One of my more conservative professors back in the 1970‘s used to say that there are no errors in the Bible that are not corrected in the Bible. I guess you could say that this was a form of inerrancy. There were errors in particular passages of the Bible. But, because they were corrected within the Bible, the Bible as a whole was inerrant.

In some ways this seems similar to what Kenton Sparks is saying in God’s Word in Human Words.

He shows how it works in regard to slavery. There are passages in the Bible that endorse slavery (for instance, Exodus 21:20-21). But there is a trajectory within the Bible that calls slavery into question. Thus, later texts first regulate cruelty in a way that tends to soften the more inhuman ways that slaves got treated. Finally. in Galatians Paul undermines the ideal of slavery for Christians by saying the in Christ there is no slave or free (3:28). And in Philemon, he undermines the practice of slavery by implying that you have to treat your Christian slave as a brother and free him. Then the trajectory continues after the biblical era with Christian abolitionists.

This idea of moral progression is called the trajectory theory. I do not like the term because it comes from ballistics and ought to describe an arc rather than an upward progression. But we are stuck with the term. In defending trajectory theory, Sparks demonstrates a case where it clearly works within the Bible. This is the acceptance of Gentiles into the church without requiring circumcision or dietary purity.

The priestly texts of the Hebrew Scriptures close off this kind of acceptance. Yet some prophets predicted that Gentiles would eventually become God’s people (Amos 9:11-12). The church looked at the Bible as a whole and concluded that they could accept Gentiles.

This then becomes a paradigm for dealing with issues like slavery, ethnic cleansing,  gender roles, and homosexuality. There are particular texts that run against today’s ethical sentiments. But, looking at the Bible as a whole, we justify views more in accord with democratic, feminist, and civil rights ideas.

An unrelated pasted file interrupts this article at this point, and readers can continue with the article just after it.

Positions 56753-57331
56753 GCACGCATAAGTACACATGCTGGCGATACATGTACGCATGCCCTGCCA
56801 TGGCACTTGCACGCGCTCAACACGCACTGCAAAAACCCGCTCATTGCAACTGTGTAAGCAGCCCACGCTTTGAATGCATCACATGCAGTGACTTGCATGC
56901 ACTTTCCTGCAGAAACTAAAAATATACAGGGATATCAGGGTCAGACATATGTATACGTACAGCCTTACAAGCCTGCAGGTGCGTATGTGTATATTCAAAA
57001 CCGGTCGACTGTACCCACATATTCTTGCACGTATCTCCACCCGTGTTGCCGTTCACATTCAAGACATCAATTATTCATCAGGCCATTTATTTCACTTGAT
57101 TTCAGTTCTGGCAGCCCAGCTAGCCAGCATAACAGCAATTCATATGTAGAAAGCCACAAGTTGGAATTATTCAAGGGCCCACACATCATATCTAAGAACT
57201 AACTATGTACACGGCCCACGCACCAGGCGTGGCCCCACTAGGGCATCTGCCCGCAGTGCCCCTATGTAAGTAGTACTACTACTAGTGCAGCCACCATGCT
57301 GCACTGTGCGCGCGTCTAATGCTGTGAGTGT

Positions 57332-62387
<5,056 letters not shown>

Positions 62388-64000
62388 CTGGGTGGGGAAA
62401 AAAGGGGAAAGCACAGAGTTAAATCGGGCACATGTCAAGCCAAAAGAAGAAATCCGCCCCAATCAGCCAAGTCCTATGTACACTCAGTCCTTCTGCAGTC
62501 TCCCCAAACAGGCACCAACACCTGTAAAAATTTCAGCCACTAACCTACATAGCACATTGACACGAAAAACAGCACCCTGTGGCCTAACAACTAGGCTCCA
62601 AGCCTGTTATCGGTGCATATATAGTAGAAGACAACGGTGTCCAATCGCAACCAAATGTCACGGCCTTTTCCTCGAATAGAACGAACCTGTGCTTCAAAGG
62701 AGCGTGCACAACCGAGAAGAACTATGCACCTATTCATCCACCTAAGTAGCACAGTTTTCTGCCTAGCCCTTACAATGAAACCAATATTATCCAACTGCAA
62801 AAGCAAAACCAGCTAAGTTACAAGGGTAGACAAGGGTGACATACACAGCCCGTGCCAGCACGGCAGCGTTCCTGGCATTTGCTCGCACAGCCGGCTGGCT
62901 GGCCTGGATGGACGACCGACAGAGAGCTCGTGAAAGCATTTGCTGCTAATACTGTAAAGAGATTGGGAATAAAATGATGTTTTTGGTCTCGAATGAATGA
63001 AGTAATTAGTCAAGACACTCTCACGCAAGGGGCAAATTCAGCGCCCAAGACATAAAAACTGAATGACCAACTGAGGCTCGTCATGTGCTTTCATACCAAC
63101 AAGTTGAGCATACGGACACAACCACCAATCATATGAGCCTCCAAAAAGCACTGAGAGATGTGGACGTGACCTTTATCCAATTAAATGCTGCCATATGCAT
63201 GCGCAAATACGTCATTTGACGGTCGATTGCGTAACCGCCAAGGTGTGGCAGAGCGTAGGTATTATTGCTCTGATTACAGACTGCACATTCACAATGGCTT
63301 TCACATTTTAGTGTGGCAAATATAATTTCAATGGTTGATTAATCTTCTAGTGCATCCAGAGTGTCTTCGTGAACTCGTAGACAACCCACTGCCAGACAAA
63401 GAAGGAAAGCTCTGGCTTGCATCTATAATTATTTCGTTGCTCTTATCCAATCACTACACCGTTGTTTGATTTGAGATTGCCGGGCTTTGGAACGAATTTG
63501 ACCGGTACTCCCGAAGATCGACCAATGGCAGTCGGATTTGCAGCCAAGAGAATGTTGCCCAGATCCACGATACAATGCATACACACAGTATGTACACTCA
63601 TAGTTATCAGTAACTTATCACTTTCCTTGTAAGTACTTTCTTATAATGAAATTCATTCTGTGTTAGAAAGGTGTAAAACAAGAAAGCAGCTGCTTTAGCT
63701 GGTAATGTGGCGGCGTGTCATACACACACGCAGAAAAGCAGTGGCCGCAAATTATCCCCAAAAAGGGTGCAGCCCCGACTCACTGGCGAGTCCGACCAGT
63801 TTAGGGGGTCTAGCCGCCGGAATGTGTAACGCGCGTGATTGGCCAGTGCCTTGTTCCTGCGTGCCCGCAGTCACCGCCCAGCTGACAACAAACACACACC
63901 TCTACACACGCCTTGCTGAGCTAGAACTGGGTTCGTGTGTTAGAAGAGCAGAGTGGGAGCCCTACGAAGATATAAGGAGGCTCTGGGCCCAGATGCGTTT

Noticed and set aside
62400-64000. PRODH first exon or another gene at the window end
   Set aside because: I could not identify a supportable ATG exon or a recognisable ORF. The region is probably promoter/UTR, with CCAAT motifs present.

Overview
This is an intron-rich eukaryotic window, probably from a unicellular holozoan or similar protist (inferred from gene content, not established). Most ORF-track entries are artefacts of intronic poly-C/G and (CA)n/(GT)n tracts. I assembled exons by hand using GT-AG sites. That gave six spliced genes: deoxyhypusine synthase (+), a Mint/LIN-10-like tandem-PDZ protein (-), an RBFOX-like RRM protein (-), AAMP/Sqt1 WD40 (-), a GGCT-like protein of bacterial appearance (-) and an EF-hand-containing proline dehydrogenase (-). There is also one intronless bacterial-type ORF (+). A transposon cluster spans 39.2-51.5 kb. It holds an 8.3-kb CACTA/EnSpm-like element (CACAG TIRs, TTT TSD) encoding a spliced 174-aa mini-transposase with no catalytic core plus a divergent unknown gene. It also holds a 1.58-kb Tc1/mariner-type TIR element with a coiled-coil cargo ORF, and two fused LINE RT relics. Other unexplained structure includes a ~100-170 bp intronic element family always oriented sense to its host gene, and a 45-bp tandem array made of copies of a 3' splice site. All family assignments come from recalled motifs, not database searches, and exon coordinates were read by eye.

Sometimes we can legitimately “trump the Bible with newer insights” (p. 295) We have done that in regard to slavery and the cosmology of Copernicus.

But this is tricky business. Sparks responds to some criticisms that this going beyond the Scriptures leads to subjective, culturally determined results. He thinks some critics misunderstand trajectory thinking. He claims that it only accepts the invitation of Scripture itself to go beyond Scripture by listening to the voice of God in creation, tradition, and Spirit.

I do not think Sparks has fully answered this kind of objection. I understand those who worry that the voice of cultural trends will drown out the voice of God from whatever source. Sometimes the trajectory may need to go the other way.

While Jesus’ discarding of the eye-for-an-eye notion of justice seems to display a liberalizing trajectory, his tightening the commands about divorce displays a more conservative trajectory. But what of those contemporary Christians who embrace an across-the-board loosening of ethics in the face of the sexual revolution? Is that really a biblical trajectory?

I think there is some value in the notion that the Bible and Christian tradition are self-correcting. I am not sure that trajectory theory really tells us how this works.

Sparks talks about postmodern philosophy’s metanarratives, stories told to justify other stories or worldviews. Some postmodernists view metanarratives with suspicion, because they tend toward a false unity. Sparks, while recognizing much disunity in the Bible, sees value in seeing biblical story as metanarrative. He just warns against finishing your metanarrative. Leave it open as something partial and incomplete.

I think most European postmodernists came out of the experience of the failure of Marxism. The Marxist metanarrative failed them, thus the suspicion. Yet postmodernism is often a kind of Marxism without the eschatology (I think Merold Westphal may have originally said this).

But the Bible is a very different kind of metanarrative. Marxism was constructed over a short period of time by a few thinkers. Whereas the Bible and various other national sagas and religious narratives came about and developed more naturally over long periods of time. They are like real languages, while Marxism is like the constructed language, Esperanto. So Marxism and most postmodernist approaches divide the world into oppressed and oppressors. That is what their narrative is about. The biblical narrative or metanarrative is very different and much more complex.


About theoutwardquest

I have many interests, but will blog mostly about what I read in the fields of Bible and religion.
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